Call for input on e-health records
AUSTRALIANS will have a chance to shape the nation’s $467 million electronic health record system, The Australian reports. Federal Health Minister Nicola Roxon has agreed to release confidential plans on the operating concepts for the personally controlled e-health record as a discussion paper for public consultation “soon”. The government’s “personally controlled” approach to a nationwide system for sharing patients’ medical records has caused much confusion since it was announced a year ago.
New disease screening test
A NEW genetic test could soon allow couples to be screened for hundreds of recessive childhood diseases to help prevent passing them on to their offspring, The Age reports. American researchers reported in Science Translational Medicine that the new test was capable of detecting 448 inherited conditions such as cystic fibrosis, fragile X-syndrome and sickle-cell anaemia.
Prison needle program supported
ACADEMICS, health experts and former politicians have lent their support to the trial of a needle and syringe program in Australian correctional facilities, ABC News reports. The list of names features in a newspaper advertisement paid for by the independent, non-profit drug policy group Anex, to coincide with a debate about introducing a needle program in Canberra’s Alexander Maconochie Centre. Anex chief executive John Ryan says until authorities can eliminate drugs from prisons, they have a duty of care to minimise the spread of blood-borne diseases within these facilities.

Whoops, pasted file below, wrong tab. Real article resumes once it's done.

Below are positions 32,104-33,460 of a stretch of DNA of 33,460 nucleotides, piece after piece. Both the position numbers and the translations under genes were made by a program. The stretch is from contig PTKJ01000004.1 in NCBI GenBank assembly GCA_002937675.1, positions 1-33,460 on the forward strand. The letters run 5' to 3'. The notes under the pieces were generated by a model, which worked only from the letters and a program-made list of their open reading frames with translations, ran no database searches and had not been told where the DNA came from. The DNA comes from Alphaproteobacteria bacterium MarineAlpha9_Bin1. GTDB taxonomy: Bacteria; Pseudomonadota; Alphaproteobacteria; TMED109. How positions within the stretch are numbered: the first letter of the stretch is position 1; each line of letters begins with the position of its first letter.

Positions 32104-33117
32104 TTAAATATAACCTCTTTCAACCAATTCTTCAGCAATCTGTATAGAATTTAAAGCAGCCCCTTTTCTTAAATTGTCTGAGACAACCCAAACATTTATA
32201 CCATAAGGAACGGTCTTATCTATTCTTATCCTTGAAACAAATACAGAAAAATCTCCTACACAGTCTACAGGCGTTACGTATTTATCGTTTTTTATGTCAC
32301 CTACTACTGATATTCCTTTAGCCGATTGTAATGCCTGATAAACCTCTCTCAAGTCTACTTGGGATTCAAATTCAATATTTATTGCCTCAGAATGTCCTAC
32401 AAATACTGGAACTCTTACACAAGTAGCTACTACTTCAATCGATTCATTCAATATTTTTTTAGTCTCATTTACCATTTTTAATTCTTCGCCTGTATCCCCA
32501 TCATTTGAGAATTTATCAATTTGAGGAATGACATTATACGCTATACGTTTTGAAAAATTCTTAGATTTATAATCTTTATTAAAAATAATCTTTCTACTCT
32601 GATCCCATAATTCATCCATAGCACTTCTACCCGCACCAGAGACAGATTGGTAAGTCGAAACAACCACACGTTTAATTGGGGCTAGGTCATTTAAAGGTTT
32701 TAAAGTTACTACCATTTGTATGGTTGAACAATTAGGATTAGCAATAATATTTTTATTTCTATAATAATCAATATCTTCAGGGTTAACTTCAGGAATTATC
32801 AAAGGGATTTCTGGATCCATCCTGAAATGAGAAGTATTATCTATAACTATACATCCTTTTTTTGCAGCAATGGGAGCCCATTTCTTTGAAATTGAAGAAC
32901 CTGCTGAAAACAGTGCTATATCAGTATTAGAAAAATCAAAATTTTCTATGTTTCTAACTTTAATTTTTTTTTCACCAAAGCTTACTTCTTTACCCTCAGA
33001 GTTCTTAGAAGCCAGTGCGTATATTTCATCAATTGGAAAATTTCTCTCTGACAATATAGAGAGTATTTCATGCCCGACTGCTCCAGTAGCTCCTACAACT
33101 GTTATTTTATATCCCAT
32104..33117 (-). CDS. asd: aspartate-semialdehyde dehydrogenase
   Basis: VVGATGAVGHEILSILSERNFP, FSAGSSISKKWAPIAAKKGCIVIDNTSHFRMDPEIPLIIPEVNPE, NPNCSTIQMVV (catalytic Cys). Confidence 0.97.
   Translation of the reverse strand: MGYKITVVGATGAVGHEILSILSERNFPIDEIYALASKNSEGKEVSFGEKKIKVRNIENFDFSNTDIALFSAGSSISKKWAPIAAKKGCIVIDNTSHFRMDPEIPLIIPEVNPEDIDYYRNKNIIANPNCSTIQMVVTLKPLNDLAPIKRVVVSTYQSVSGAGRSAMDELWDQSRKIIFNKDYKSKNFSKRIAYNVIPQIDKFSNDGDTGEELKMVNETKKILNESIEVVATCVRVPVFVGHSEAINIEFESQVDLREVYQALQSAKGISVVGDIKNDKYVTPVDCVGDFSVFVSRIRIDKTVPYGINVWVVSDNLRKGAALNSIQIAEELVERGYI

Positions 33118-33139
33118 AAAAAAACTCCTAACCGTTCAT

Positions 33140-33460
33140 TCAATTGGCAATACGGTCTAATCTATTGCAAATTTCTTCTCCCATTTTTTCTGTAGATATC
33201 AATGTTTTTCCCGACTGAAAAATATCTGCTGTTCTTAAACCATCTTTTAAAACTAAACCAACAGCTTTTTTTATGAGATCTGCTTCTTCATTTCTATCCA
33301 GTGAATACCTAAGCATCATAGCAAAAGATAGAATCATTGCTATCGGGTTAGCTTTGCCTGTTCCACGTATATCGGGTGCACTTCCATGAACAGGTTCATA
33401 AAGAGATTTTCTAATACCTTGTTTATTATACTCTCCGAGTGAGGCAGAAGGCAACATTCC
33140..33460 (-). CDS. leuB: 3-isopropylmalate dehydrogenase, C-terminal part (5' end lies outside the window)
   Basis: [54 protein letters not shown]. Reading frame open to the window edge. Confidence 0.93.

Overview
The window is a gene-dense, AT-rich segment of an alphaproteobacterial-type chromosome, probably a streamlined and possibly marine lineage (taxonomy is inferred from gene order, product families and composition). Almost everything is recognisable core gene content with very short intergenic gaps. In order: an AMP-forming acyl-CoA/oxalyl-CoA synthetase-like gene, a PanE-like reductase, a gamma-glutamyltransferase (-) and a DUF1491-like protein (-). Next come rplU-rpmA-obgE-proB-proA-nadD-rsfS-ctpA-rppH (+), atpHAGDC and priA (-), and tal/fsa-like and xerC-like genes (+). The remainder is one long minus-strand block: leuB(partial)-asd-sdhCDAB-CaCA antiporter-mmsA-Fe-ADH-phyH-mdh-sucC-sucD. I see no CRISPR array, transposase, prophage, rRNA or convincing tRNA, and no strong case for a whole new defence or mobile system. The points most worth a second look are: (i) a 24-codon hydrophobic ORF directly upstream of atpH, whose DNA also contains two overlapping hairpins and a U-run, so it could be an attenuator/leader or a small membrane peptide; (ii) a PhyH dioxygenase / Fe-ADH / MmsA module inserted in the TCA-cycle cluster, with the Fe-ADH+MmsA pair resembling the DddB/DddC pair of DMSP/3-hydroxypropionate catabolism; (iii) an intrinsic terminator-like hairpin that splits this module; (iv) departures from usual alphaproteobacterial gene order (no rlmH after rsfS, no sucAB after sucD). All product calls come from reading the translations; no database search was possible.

IN a super-sized world, it was perhaps inevitable: Boston’s Emergency Medical Services this month will begin deploying an ambulance equipped with a hydraulic lift to ease transport of the heaviest patients, the Boston Globe reports. The ambulance retrofitting, which cost about US$12,000, bears testament to the increase in morbidly obese patients and the wrenched backs and necks sustained by emergency medical technicians and paramedics straining to lift them. Most weeks, Boston rescue crews ferry 2-4 patients weighing at least 450 pounds (204 kilograms).
Posted 17 January 2011